Before I started working on my book about war, I visited two large refugee camps in Kilis and Nizip at the Turkish-Syrian border. I met with Syrian refugees who fled the war and found shelter in these camps. I listened to them and wrote down their stories … The stories of war were retold by men and women – differently. For men, the main character was war, fighting, burned cities, warriors, but for women it was an ordinary person, a person who stood above the war, a person who defeated death and defeated the war itself.
Almost the same time, Svetlana Alexievich, Nobel prize-winning author, visited Tbilisi. Unwomanly Face of War is her first book in which women talk about war.
“Everything that I knew about war before, I heard from men,” – Svetlana Alexievich told me when I asked her about her book. “Hostilities are described through the feelings and perceptions of men. And, women stay silent. Everyone knows men’s war, but when it is described by a woman, who during the war does all the men’s work, completely different colours are emerging and the war becomes even more appalling and abnormal. In the war described by women we see no heroes, but only ordinary people. Therefore, I think that the vision of woman – the way she sees the world, the way she listens and the way she loves – is more contemporary than the vision of man.”
This is how the main character of my new book was created – a female photo reporter, an IDP from Abkhazia, who is covering the war in Syria. In this foreign conflict she lives through her own war. My point was to look at the war through the eyes of a woman, tell the stories of women and children who did not choose a life in burning Sukhumi or Aleppo, loosing loved ones, struggling to survive and post-war life in exile … This is war, the main characters of which are women…
I know a lot of women who went through the war and reflected it in their work. Lia Toklikishvili is a journalist. Together with film director Nana Janelidze, she wrote a script for the film about the reporter’s adventure in war. The film Where Is Liza Going is about this woman.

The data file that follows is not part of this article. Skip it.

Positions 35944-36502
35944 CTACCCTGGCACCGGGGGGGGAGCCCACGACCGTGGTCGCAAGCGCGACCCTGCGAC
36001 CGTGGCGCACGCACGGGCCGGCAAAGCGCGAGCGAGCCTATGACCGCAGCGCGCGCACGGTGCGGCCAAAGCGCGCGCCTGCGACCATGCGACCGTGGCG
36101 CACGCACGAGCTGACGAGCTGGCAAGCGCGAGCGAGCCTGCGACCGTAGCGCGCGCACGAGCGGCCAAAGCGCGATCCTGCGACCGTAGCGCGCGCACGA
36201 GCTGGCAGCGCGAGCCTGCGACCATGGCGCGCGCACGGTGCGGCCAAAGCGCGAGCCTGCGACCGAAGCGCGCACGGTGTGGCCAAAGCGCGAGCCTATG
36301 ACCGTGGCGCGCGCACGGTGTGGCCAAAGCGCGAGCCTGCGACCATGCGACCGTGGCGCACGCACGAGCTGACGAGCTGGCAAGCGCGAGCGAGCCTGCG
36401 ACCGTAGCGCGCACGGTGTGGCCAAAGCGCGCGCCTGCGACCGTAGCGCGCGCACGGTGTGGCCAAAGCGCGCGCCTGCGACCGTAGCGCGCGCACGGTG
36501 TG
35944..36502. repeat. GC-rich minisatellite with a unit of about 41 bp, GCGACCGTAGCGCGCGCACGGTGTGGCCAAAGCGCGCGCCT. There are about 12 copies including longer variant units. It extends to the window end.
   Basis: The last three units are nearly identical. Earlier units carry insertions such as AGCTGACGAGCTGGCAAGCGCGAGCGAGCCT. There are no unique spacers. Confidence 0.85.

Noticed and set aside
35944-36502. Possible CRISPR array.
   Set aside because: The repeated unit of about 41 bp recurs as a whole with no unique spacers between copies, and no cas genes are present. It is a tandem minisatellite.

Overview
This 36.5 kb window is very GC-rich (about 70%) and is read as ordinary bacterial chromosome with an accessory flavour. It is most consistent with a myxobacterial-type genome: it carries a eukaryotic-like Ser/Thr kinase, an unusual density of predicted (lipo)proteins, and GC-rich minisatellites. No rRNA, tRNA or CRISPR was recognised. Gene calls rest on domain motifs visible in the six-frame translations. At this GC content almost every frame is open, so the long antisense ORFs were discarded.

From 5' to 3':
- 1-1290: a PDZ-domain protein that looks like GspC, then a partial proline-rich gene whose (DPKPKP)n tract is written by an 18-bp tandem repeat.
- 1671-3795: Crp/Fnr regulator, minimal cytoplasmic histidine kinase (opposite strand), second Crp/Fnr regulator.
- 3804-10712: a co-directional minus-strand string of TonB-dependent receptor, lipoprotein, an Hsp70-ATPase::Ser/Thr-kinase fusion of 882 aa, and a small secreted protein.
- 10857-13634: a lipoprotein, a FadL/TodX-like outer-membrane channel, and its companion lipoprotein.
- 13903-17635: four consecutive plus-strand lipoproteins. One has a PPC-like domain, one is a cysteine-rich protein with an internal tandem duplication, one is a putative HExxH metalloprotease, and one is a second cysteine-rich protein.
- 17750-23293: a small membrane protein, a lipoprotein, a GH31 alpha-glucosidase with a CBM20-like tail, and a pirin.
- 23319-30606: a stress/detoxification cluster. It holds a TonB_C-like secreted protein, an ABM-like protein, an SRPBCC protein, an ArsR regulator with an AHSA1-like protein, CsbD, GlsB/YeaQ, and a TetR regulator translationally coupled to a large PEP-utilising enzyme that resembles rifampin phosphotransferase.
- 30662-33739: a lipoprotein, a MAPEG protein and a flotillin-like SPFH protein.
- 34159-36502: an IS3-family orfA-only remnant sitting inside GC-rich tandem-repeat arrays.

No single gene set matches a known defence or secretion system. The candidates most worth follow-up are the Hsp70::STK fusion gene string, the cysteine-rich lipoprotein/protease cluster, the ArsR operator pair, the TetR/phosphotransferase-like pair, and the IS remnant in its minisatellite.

Lia first went to Sukhumi at the end of September 1992, when the Russian military was attacking the Georgian troops in Gagra.
“We were in the newsroom of Seven Days newspaper, when somebody asked: who will go to Abkhazia?” – Lia recalls. ”Gio Sanaia was from Sukhumi, from Abkhazia. He was 18 years old then. It was decided that Gio would go, he knew Sukhumi well and it would not have been difficult for him to gather material and return. So, it was decided.
“We were sitting on the bench in the Gudiashvili Square and were discussing Gio’s trip. I suddenly asked him: ‘Do you want me to come with you?’ I said it as someone really grown-up, full of responsibility. ‘Yes,’ he answered. Then, there was some kind of tension for a while…. It seemed like I took responsibility not only for Gio, but for everyone. This war suddenly made me older. After my first report, when I went through terrible days, barely survived and was flying back to Tbilisi, I promised to God right in the sky that I would never go back there again. But, I returned, and more than once. War has this feature – it can bind you for good. I am not familiar with any military reporter who, after the first report, would not go back for the next report.”
It is simply unthinkable not to share the stories of war with others. It is just impossible. You witness the war in order to speak and write about it, for as long as can talk and write, especially if you lost your friends, lost your past in this war.
“For me, the most expressive are the faces that you can only see in war. Neglected, depressed, with eyes looking for an opportunity to escape,” Lia said. “You can see a person with such a face only in war – full of fear, despair and hopelessness. I used to write back then that many would survive the war physically, but they would never get their faces back, including me. I was among them who fled Sukhumi on the last plane. I will never forget the faces of the people, whose heads I almost ran over when having gripped soldier’s hand I was trying to survive. It is war. Only war can show you what things you are capable of doing, tell you the truth about yourself. When many years later I shared these feelings with the film director Nana Janelidze, we decided that the hero of our screenplay will have a face of Scream, a painting by Munch.”
The war may not have a face of woman, but it has woman’s voice, woman’s tears, her cry and protest. This voice is heard in the collection Endlessly published by Pop-Verlag publishing house in Germany, which includes stories about war in Abkhazia and Samachablo written by 15 Georgian female writers.
Shorena Lebanidze is one of the authors and her entire work is devoted to women and war.
Shorena Lebanidze, like Lia, was a reporter covering the Abkhazian conflict.
“I went through my war,” Shorena said. “With a group of refugees, I crossed over the Tskhenistskali River on the bridge which was mined – waving a white piece of cloth as we walked so as not to been shot by soldiers hidden in trenches; I recorded an interview at the headquarters, which immediately after our meeting was shelled to the ground; I flew on an airplane, which exploded in the air on its next flight; I spoke with people who soon died or went missing; I saw the villages with abandoned houses and bombed-out remains; I saw houses with locked doors and boarded-up shutters, yards with overgrow weed, lifeless and devastated places…